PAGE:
And yes, I do think this rice is worth seeking out–the aromas, tastes, and textures are unlike any rice I’ve ever eaten before. Plain and simple, the rice is delicious.

And to prove just how incredible this rice is, I’ll be giving away FIVE bags of the Mountain Violet sticky rice, courtesy of Eighth Wonder. Each bag contains 1 pound of the beautiful purple rice that is perfect for Filipino or other Southeast Asian rice desserts. And it’s also great in savory rice salads as well.

Woohoo! Sound the Giveaway Alarm!!!

Purple Sticky Rice

Purple Grain

For this giveaway, I will randomly select FIVE winners and contact them via email or Twitter Direct Message–so if you aren’t already following me on twitter, you know the drill!

To enter this giveaway, complete BOTH steps below to qualify:

  1. Leave a comment on this post and include your twitter name.
  2. Tweet this exact phrase and link on Twitter:
    “Win Heirloom Rice from the Philippines via @BurntLumpia: http://t.co/oZtxTRC”

All comments and tweets for this post will be accepted as entry for the giveaway and this contest will end on Monday August 1, 2011 at 11:59 PM Pacific time. I’ll randomly select 5 winners, the winners must reply to email or DM within 24 hours–otherwise I’ll randomly select another winner. Sorry, this contest is open to U.S. residents only.

Full Disclosure: Yes, I received the rice for free from Eighth Wonder, but I was under no obligation to write about it, review the products, etc. As always, I chose to feature the product here because I did enjoy the rice, and because of the connection to Filipino farmers and Filipino products. So there.

  • Tracey@Tangled Noodle July 25, 2011, 8:12 am

    How wonderful that these rice varieties are available in the US, thanks to Eighth Wonder! There will be some very lucky winners indeed.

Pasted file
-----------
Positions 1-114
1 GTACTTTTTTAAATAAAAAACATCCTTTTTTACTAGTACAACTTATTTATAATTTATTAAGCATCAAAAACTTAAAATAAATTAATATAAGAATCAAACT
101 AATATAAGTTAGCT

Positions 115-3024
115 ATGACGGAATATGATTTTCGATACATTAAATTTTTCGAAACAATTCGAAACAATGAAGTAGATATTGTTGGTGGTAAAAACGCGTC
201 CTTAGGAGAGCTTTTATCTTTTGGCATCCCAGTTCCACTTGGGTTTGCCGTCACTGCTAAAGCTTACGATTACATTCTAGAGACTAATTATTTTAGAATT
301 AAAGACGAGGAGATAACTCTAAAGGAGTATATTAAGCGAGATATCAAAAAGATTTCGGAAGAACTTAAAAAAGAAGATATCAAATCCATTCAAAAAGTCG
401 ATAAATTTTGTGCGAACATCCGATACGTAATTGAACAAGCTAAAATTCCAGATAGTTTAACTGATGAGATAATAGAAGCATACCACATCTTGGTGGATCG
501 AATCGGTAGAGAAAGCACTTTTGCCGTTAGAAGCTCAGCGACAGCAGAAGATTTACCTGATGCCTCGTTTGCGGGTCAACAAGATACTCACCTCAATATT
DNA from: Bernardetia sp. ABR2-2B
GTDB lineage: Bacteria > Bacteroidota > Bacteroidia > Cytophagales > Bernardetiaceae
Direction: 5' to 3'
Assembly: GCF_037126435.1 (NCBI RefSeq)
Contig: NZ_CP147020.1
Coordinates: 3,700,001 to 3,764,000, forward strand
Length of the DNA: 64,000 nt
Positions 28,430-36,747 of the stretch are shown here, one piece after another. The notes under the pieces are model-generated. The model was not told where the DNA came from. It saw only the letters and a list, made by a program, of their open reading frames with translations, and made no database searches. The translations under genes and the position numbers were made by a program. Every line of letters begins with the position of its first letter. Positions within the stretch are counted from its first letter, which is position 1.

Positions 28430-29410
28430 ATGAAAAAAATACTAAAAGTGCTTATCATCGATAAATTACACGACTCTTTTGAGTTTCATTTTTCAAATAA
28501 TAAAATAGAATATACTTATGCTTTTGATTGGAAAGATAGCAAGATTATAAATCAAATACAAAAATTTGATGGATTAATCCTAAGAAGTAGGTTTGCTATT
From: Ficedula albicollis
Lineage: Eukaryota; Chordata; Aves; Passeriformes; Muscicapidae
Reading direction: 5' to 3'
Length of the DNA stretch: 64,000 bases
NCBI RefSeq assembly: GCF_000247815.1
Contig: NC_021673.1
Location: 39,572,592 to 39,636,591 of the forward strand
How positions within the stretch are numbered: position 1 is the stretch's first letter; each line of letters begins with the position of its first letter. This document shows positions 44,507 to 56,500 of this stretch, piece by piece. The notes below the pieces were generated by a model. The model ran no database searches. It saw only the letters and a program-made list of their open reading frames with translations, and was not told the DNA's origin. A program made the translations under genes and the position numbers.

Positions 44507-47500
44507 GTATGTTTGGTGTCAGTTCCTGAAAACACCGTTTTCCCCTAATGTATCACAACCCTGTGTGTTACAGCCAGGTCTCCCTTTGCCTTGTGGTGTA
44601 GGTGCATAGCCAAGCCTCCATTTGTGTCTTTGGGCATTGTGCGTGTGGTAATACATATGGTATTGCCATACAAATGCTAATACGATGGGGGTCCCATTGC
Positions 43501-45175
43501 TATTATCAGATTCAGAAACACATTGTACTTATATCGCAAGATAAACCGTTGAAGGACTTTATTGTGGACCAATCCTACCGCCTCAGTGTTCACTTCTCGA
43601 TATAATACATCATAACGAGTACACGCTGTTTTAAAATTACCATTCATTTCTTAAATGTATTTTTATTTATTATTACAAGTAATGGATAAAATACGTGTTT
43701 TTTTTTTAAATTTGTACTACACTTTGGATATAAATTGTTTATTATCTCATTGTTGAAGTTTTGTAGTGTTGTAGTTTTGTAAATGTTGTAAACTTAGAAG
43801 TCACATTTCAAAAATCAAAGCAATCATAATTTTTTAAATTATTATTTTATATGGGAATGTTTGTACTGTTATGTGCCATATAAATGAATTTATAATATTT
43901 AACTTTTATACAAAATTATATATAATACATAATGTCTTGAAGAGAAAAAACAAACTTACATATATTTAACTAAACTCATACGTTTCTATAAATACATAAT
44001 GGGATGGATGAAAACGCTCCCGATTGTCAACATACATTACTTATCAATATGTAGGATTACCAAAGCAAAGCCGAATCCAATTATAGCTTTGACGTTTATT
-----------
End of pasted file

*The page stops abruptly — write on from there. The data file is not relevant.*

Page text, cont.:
Y’know, it’s funny: I learn more about artisan Filipino food products (such as salts and rice) from you in the US than here in Manila! I need to get out more… 8-P

  • John July 25, 2011, 8:18 am

    i wanna try this rice 😮
    twitter.com/johnnavarra

  • Kevin Bogart July 25, 2011, 8:20 am

    Count me in! I’m @fieldsix on the twitter.

  • Sheridan July 25, 2011, 8:32 am

    Yum! @sheridanmarfil

  • Elliot Acosta July 25, 2011, 9:09 am

    I want in!!! @projectalphae

  • Kawa July 25, 2011, 10:06 am

    Woo! @fandomonymous

  • gisselle July 25, 2011, 10:09 am

    sign me up! @fredneechay

  • ladywild July 25, 2011, 10:10 am

    cool! @ravenwildhaber

  • christiaan July 25, 2011, 10:47 am

    gimme kanin!
    @machameleon

  • mabuhay July 25, 2011, 10:55 am

    IRRI – International Rice Research Institute was set-up in Los Banos, Laguna. The fact that the Philippines was chosen says a lot about the quality of rice we produce and the technology we had BEFORE(1960s/70s).
    Our ASEAN neighbors, including thailand and vietnam, sent representatives to learn from us. Unfortunately, we are now importing rice from these countries.

  • April Koopongsakorn July 25, 2011, 12:44 pm

    Awesome…love me some rice! @koopthereitis

  • Darryle B July 25, 2011, 3:16 pm

    I want this purple rice! I got an idea of making this Purple Rice and Ube sticky rice dessert thing cooked in a bamboo tube. Hence, I NEED this rice! Lol!
    Gimme tha kanin!
    Twitter:
    @FlowcoForever

  • Bernie H. July 25, 2011, 3:55 pm

    I’ve been looking for indigenous rice from the Bahay Kubo! Sign me up!
    On Twitter: @CrzySxyFangrl69

  • Kristin Fitzsimmons July 25, 2011, 4:33 pm

    Yum, rice! @ilovevultures

  • seeks corey July 25, 2011, 9:16 pm

    Yes, please. @sneakfuzz

  • pleasurepalate July 25, 2011, 10:35 pm

    I’d love to check out this rice! @pleasurepalate

  • jb July 26, 2011, 5:41 am

    I listened in wonder when my friend who comes from the rice-growing region told me about these other rice varieties which I’ve never heard of. Yes, it is indeed sad and very unfortunate that despite the fact that IRRI is situated in the Philippines, we have been relegated to a position where we are importing rice instead of exporting it. This is what corruption and mismanagement have done to the country.